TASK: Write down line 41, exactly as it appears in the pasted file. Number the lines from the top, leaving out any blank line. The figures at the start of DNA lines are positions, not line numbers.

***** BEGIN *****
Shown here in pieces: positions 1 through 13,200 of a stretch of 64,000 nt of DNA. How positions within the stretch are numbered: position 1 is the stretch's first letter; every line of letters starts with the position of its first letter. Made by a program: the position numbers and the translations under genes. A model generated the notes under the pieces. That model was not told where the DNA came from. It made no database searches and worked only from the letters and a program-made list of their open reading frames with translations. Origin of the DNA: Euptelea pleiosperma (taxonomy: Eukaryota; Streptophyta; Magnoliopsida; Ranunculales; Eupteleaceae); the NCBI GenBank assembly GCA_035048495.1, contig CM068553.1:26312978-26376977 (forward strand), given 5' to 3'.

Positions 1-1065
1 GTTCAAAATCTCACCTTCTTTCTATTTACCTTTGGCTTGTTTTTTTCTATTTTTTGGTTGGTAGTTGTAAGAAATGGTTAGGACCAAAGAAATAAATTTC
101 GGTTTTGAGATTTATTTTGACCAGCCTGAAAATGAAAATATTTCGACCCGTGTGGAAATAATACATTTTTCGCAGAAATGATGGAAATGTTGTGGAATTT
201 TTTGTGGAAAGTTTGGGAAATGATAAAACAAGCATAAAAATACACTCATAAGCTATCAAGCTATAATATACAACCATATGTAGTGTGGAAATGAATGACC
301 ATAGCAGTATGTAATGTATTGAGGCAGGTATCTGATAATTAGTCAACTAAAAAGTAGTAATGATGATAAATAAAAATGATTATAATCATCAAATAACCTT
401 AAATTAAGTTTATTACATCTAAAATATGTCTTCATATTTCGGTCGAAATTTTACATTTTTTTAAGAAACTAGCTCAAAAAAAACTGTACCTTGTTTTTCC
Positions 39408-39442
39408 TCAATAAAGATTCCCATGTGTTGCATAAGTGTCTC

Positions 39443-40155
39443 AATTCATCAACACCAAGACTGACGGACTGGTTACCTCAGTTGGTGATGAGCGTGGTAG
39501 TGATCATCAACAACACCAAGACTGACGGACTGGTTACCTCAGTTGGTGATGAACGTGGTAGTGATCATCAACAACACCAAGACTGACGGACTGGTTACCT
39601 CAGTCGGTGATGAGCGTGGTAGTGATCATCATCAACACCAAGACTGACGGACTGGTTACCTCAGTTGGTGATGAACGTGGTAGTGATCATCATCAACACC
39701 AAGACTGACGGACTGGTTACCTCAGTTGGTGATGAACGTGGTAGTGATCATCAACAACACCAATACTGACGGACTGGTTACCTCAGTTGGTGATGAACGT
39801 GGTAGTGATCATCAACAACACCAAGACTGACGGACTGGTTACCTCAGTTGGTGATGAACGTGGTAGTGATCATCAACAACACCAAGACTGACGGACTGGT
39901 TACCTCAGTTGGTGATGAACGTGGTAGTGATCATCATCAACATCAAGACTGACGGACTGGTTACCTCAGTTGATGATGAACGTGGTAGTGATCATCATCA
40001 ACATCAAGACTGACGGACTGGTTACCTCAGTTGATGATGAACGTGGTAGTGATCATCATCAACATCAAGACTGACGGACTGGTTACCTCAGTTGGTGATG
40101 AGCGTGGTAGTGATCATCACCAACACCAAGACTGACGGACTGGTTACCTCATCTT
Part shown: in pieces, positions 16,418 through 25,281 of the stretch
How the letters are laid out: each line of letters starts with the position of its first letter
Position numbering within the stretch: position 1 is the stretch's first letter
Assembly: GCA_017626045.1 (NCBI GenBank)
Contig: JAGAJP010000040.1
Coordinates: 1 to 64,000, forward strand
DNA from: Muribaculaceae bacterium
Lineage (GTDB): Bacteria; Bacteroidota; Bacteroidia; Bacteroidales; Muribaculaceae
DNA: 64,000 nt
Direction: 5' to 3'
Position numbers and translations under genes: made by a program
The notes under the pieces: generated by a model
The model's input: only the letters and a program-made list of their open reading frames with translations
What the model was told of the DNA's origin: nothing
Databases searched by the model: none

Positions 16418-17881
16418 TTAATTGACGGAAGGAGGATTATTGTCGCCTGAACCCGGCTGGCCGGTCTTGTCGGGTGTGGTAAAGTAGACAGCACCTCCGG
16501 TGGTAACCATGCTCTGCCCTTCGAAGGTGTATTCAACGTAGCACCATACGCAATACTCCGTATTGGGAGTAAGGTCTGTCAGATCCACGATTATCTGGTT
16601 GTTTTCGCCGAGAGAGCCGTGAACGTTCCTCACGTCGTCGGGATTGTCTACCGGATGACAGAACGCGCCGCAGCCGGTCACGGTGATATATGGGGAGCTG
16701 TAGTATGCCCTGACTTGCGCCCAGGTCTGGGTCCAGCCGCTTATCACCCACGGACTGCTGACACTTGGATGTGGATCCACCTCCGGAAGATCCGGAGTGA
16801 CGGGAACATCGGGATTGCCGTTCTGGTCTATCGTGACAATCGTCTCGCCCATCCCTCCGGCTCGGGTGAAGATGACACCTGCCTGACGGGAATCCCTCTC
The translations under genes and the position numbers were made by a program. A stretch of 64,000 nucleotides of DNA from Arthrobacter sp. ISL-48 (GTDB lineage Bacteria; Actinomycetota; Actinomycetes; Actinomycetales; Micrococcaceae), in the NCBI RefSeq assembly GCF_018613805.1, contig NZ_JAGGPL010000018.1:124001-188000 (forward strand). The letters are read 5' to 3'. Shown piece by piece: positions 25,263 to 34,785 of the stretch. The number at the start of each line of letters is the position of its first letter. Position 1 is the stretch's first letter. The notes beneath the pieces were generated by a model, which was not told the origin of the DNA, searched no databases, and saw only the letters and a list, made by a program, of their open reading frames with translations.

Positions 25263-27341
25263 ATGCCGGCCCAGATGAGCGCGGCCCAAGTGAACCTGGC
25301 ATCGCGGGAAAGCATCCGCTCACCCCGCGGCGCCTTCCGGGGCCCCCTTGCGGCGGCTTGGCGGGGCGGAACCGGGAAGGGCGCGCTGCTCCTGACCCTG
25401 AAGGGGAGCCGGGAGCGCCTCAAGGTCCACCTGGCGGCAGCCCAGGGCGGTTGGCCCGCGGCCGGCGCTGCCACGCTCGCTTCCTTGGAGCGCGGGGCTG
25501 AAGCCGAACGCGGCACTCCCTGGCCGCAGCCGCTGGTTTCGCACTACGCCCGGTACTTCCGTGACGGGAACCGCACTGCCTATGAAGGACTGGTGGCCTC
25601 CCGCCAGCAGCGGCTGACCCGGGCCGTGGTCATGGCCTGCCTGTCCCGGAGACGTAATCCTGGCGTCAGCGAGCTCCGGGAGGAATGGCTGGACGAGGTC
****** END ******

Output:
Positions 25263-27341